On May 10, leaders from the Senate and House of Representatives announced a bipartisan compromise to move forward the U.S. trade agenda and pending bilateral free-trade agreements (FTAs) with Colombia, Peru and Panama. The announcement—a preliminary framework incorporating labor, environment and other revisions in the bilateral agreements—came after months of discussions with administration officials. Congress is still revising the final text, which has yet to be released. Additional changes are still anticipated.
In the meantime, the U.S. Trade Representative is working with the governments of Colombia, Peru and Panama to prepare them for the possible changes to the agreements and to help prepare a path forward once the text is agreed upon. Each country would have to coordinate amendments with their respective legislative bodies.
The compromise calls for the inclusion of the 1998-adopted International Labor Organization core labor standards: freedom of association and the right to collective bargaining; elimination of forced and compulsory labor; abolition of child labor; and the elimination of discrimination in the workplace. Unlike previous agreements, labor revisions will be included in the actual text of each agreement. Direct insertion, rather than a side letter, emphasizes the significance of the new provisions and helps to ensure full enforcement. Countries that do not adopt, maintain and enforce labor laws risk action against their FTA status.
Potential intellectual property rights revisions, especially those affecting patented medicines, remain unclear until the release of the revised text. A revision linking drug approval to patent status, if inserted, would allow drug regulatory agencies to approve the local distribution of generic medicine before certification that the generic would not violate existing patents. In addition, the agreement may change the foreign drug approval process and the length of time an innovative drug can be patent protected. Overall, the revisions would allow a more favorable climate for generic drugs than granted in previous agreements.
Under the compromise, trade partners must adopt, implement and enforce obligations required in environmental agreements where the respective country is already a participant. For example, the Convention on International Trade in Endangered Species of Wild Fauna and Flora ensures that international trade in specimens of wild animals and plants does not threaten their survival, while the Montreal Protocol phases out the production of ozone-depleting substances. Adherence to the trade agreement cannot supersede obligations written into the environmental agreements. In an unprecedented change, the agreement calls for U.S. agencies to carry out in-country enforcement of the environmental provisions.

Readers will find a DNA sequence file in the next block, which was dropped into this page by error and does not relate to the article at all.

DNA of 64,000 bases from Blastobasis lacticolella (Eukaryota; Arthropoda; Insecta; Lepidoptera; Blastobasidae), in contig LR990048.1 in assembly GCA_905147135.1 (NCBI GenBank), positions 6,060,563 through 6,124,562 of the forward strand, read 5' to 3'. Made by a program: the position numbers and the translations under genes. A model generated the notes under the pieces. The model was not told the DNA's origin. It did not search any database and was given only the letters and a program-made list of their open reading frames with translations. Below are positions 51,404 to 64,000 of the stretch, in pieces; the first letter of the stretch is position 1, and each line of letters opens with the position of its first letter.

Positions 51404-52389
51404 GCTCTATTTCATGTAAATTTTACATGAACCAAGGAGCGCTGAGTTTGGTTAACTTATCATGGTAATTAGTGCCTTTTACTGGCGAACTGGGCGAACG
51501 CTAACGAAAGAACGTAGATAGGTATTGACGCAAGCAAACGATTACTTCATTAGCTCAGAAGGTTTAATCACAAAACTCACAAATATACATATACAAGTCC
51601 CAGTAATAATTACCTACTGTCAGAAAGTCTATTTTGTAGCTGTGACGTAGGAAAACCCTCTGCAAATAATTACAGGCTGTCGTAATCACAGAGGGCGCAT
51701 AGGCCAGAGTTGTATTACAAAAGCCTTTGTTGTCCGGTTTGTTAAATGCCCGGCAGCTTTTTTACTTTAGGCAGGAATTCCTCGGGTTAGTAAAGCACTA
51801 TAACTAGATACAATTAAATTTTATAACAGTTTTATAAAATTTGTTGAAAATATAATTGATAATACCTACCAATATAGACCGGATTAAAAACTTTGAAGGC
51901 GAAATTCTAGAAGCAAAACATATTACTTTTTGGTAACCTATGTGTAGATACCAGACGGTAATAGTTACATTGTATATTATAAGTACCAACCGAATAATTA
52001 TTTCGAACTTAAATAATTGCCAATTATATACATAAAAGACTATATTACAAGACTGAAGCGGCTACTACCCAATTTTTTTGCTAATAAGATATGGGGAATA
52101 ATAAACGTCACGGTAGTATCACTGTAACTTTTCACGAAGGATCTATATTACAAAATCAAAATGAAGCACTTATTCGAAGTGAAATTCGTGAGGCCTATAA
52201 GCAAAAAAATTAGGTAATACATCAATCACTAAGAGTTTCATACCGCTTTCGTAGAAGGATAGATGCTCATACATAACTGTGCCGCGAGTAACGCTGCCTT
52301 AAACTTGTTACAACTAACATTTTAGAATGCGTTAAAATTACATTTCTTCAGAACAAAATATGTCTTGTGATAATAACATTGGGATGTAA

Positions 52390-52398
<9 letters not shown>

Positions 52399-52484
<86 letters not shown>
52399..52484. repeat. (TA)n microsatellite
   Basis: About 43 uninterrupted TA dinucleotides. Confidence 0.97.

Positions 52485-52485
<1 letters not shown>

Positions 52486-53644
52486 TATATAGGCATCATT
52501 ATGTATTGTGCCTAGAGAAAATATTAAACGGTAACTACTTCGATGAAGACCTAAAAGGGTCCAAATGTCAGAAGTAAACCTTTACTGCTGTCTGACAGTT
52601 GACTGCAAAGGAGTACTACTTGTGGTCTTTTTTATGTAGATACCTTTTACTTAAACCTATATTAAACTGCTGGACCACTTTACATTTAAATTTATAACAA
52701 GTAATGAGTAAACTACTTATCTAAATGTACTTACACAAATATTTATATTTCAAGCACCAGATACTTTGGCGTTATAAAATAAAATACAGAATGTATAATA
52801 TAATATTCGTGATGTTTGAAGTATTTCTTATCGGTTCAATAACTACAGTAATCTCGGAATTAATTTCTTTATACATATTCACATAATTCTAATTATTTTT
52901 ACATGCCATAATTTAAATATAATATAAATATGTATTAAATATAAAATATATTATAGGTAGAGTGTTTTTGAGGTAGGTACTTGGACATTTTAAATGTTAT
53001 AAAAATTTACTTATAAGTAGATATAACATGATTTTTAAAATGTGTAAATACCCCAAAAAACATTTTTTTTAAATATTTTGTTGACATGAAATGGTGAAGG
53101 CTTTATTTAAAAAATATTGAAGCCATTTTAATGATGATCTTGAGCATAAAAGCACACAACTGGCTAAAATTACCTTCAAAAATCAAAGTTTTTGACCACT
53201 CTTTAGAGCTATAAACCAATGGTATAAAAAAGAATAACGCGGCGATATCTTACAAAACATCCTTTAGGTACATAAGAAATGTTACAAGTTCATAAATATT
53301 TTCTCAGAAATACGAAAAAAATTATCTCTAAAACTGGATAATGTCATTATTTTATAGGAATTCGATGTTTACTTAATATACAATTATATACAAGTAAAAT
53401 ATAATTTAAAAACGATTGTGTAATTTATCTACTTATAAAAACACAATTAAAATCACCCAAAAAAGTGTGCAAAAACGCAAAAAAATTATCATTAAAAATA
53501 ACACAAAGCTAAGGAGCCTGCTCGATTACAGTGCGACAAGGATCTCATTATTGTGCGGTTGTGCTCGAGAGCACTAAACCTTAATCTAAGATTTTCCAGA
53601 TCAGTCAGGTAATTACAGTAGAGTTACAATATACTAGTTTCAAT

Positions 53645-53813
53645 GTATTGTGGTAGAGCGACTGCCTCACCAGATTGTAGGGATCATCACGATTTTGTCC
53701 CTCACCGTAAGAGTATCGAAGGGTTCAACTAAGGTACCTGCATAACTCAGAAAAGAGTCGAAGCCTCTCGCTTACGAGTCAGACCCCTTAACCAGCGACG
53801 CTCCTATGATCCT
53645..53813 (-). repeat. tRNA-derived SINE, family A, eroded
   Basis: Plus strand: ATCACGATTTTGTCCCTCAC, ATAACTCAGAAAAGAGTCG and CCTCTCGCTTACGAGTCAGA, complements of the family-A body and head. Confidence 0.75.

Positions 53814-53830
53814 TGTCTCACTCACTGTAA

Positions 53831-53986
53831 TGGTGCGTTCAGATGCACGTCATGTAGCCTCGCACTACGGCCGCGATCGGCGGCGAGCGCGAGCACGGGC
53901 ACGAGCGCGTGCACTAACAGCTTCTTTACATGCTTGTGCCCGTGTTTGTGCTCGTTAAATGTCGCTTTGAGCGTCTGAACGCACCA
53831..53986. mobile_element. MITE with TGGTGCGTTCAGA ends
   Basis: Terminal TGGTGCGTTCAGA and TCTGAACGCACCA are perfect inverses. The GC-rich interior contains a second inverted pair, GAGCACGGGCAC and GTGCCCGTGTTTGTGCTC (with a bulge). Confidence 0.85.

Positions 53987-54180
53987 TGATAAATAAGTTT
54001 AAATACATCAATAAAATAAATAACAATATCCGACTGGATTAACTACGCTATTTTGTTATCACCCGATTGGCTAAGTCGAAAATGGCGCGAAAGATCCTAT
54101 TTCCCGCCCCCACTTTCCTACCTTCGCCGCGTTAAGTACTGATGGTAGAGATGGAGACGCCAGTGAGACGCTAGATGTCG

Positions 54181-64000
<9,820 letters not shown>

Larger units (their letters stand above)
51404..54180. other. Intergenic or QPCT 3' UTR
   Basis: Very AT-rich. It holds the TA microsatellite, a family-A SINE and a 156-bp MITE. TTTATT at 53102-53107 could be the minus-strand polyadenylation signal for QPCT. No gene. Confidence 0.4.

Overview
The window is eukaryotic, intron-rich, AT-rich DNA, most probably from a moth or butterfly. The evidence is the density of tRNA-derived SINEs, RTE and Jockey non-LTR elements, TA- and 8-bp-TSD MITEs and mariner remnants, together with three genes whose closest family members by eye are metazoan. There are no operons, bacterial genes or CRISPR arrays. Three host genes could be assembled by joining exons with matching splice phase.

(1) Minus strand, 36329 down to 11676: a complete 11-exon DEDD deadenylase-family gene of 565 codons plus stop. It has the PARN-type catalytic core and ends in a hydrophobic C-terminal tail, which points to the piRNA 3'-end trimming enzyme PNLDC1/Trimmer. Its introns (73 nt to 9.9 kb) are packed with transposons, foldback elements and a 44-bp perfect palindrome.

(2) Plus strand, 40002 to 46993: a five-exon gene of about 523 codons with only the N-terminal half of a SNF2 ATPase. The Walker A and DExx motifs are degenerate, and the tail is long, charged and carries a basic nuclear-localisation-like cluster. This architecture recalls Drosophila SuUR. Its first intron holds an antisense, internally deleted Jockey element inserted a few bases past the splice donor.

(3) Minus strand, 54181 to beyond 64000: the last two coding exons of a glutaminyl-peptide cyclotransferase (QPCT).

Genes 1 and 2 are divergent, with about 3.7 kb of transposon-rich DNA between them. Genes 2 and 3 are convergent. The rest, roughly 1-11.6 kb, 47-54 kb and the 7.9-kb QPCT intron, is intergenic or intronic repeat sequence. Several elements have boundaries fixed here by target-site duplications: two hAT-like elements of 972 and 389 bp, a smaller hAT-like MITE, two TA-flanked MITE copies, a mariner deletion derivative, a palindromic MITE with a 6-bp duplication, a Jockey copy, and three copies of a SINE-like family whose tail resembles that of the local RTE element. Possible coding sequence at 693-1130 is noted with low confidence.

The bipartisan compromise provides an opportunity for passage of the pending bilateral agreements this year. As a practical matter, agreements with Colombia and South Korea may require additional steps before they are brought before Congress.
More broadly, the compromise is intended to serve as a template for additional talks on Trade Promotion Authority (TPA). Set to expire at the end of June, TPA, otherwise known as Fast Track, allows for the President to negotiate international trade agreements that are then subject to an up-or-down vote, but not amendment, in Congress. Currently, all four pending bilateral trade agreements fall under the existing TPA authorization and are not affected by the June expiration.